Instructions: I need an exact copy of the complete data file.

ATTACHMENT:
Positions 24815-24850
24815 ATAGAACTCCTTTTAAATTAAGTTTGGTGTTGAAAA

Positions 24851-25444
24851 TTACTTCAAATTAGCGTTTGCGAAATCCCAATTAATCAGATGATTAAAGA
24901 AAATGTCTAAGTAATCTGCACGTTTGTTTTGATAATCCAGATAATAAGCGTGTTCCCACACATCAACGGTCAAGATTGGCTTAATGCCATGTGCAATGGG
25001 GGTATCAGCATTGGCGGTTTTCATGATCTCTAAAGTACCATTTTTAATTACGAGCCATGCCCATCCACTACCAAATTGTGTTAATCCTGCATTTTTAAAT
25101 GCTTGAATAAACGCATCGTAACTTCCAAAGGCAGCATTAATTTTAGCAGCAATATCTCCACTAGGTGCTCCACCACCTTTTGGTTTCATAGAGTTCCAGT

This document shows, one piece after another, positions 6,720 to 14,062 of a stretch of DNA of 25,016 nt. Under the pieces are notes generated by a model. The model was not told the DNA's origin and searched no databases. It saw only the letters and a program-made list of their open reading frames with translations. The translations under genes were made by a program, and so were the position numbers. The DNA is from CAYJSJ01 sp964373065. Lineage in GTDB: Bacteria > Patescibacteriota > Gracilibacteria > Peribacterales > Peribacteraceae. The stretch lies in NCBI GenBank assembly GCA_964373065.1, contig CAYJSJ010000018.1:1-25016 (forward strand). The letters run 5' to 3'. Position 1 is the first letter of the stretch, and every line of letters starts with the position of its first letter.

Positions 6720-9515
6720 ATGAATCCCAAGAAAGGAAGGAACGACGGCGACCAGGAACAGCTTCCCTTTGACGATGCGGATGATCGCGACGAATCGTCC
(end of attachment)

Positions 24815-24850
24815 ATAGAACTCCTTTTAAATTAAGTTTGGTGTTGAAAA

Positions 24851-25444
24851 TTACTTCAAATTAGCGTTTGCGAAATCCCAATTAATCAGATGATTAAAGA
24901 AAATGTCTAAGTAATCTGCACGTTTGTTTTGATAATCCAGATAATAAGCGTGTTCCCACACATCAACGGTCAAGATTGGCTTAATGCCATGTGCAATGGG
25001 GGTATCAGCATTGGCGGTTTTCATGATCTCTAAAGTACCATTTTTAATTACGAGCCATGCCCATCCACTACCAAATTGTGTTAATCCTGCATTTTTAAAT
25101 GCTTGAATAAACGCATCGTAACTTCCAAAGGCAGCATTAATTTTAGCAGCAATATCTCCACTAGGTGCTCCACCACCTTTTGGTTTCATAGAGTTCCAGT

This document shows, one piece after another, positions 6,720 to 14,062 of a stretch of DNA of 25,016 nt. Under the pieces are notes generated by a model. The model was not told the DNA's origin and searched no databases. It saw only the letters and a program-made list of their open reading frames with translations. The translations under genes were made by a program, and so were the position numbers. The DNA is from CAYJSJ01 sp964373065. Lineage in GTDB: Bacteria > Patescibacteriota > Gracilibacteria > Peribacterales > Peribacteraceae. The stretch lies in NCBI GenBank assembly GCA_964373065.1, contig CAYJSJ010000018.1:1-25016 (forward strand). The letters run 5' to 3'. Position 1 is the first letter of the stretch, and every line of letters starts with the position of its first letter.

Positions 6720-9515
6720 ATGAATCCCAAGAAAGGAAGGAACGACGGCGACCAGGAACAGCTTCCCTTTGACGATGCGGATGATCGCGACGAATCGTCC